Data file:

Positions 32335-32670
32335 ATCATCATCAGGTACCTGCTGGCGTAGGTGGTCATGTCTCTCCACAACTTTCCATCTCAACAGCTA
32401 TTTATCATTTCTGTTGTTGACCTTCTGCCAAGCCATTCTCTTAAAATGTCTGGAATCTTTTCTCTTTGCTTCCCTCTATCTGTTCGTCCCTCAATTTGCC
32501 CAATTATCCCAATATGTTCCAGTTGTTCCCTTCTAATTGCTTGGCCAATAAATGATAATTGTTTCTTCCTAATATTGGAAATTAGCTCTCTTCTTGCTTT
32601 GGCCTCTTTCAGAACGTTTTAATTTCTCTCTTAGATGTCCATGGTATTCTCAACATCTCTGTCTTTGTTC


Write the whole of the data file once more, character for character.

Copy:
Positions 32335-32670
32335 ATCATCATCAGGTACCTGCTGGCGTAGGTGGTCATGTCTCTCCACAACTTTCCATCTCAACAGCTA
32401 TTTATCATTTCTGTTGTTGACCTTCTGCCAAGCCATTCTCTTAAAATGTCTGGAATCTTTTCTCTTTGCTTCCCTCTATCTGTTCGTCCCTCAATTTGCC
32501 CAATTATCCCAATATGTTCCAGTTGTTCCCTTCTAATTGCTTGGCCAATAAATGATAATTGTTTCTTCCTAATATTGGAAATTAGCTCTCTTCTTGCTTT
32601 GGCCTCTTTCAGAACGTTTTAATTTCTCTCTTAGATGTCCATGGTATTCTCAACATCTCTGTCTTTGTTC